Cash flow is the lifeblood of all businesses, and without it even the most profitable of organizations can find themselves missing out on growth opportunities, or worse, unable to pay their staff or bills.
Procurement has long been considered a cost-saving hero, but the procurement department’s role is now less about cost savings and more about optimizing cash flow. No longer the domain of the finance department, cash flow is grossly affected by the successes of their procurement team.
The ways in which the procurement department can positively – or negatively – affect working capital are multifold and complex, and here we investigate just a few of them.
Inform decisions through data analytics
These days, procurement is all about data. Interpreting procurement data can help businesses understand their spend, and how to optimize purchasing decisions. Maximizing buying power, understanding markets and the best time to buy and consolidating suppliers or spend categories can all help to budget and control corporate spend. Real-time data gives instant, up-to-date insights.
Inventory management and the dreaded stocktake are historically time-consuming and labor-intensive practices, but they are essential to optimizing a business’ cash flow. There is a multi-fold detriment associated with having too much stock in inventory. Warehousing is expensive, and with warehouse space at a premium, a business must ensure they have just enough stock to ensure there are no delays in order fulfillment, but not too much that they incur the unnecessary expense to warehouse it. Having working capital tied up in stock does not help a business remain agile, nor enable them to respond to fluctuating markets.
When investing in technology, not only can your procurement department optimize your inventory management capabilities, but data analytics will enable you to forecast and predict stock requirements, resulting in successful cash flow management and minimized wastage.
The role of the procurement department is not just administrative, nor is it just about achieving cost-savings – negotiating terms with suppliers can add value and opportunities to boost cash flow. Lower prices, of course, are the main objective, but opportunities to build innovative and collaborative partnerships with suppliers can open up possibilities for growth.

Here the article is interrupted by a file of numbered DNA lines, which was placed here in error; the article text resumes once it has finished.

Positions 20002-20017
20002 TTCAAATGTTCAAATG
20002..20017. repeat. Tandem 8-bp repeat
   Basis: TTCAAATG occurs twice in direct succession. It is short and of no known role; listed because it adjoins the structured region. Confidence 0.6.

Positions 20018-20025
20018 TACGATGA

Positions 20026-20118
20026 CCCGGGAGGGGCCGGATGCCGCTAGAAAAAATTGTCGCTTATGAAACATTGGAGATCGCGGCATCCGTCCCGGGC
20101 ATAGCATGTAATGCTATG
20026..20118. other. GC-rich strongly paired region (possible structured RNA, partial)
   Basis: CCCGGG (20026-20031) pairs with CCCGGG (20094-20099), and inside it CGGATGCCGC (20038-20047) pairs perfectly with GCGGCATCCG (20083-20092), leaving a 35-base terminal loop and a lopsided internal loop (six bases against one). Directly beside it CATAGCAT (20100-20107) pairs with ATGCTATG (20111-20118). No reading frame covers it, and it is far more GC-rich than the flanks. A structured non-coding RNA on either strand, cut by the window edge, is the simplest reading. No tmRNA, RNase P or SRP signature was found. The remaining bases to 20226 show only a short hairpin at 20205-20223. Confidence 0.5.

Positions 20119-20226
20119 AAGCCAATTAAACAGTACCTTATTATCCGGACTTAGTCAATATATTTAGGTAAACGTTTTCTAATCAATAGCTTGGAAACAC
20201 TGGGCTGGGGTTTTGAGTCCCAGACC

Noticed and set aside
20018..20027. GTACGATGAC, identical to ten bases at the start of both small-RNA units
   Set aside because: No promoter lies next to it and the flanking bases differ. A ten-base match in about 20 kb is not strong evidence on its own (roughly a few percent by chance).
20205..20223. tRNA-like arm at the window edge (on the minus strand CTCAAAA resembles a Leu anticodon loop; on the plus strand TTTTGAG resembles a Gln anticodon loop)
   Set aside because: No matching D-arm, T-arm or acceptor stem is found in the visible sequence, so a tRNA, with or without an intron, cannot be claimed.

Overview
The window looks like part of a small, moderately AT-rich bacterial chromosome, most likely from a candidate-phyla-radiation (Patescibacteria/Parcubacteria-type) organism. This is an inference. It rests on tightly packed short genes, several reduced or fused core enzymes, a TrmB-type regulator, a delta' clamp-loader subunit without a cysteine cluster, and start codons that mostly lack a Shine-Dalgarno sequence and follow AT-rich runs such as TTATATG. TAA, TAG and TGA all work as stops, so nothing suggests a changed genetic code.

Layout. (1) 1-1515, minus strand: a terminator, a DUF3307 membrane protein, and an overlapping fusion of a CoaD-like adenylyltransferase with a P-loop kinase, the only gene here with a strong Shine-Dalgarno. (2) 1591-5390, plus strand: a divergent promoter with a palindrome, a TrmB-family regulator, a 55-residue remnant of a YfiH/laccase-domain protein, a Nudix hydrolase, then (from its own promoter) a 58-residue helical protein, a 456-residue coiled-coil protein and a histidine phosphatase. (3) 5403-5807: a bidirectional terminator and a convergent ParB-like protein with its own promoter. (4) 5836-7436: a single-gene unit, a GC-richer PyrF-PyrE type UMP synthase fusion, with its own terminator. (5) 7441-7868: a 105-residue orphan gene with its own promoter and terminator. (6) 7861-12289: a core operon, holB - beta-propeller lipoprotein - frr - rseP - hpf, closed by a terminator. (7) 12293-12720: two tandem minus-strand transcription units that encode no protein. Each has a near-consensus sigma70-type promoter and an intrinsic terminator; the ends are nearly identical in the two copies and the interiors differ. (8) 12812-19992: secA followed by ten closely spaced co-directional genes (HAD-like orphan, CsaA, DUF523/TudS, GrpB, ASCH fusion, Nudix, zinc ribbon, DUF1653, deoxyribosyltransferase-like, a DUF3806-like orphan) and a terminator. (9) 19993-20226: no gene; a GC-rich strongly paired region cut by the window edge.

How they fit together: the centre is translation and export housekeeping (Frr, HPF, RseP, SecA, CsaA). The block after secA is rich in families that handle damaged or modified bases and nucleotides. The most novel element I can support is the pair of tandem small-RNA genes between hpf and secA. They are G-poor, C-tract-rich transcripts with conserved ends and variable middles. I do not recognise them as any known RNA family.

Negotiate preferential credit terms
Securing longer payment terms, or agreeing on discounts for early settlement of invoices can all help your organization access working capital, and small percentages can add up to big savings over large volumes.
Technology can maximize procurement performance
eProcurement technology can ensure your business is monitoring spending by analyzing real-time spend data. The result is increased visibility and control, and more access to working capital than manual systems can offer.
Cash flow can also be increased through strategic sourcing of suppliers, and automated supplier management and contract compliance. An eProcurement platform provides an opportunity for the procurement department to boost cash flow as well as actualize savings in multiple ways. Strong supplier relationships can, over time, result in the most favorable terms and deals, and in a culture of collaboration and innovation.
Cash flow tells a critical part of the story of how healthy your business is, and even whether it is viable or not. Revenue is not enough – businesses must know where they are spending and have complete control over corporate cash. Your procurement team can take a strategic approach to cash flow management, resulting in healthier finances for your business.
A solid eProcurement process can significantly contribute to how effectively the procurement department can drive efficiency, and one with a comprehensive spend analysis function and inventory management capabilities will give your business a head start. To find out more about the eProcurement solutions ProcurePort can offer you, contact the office today.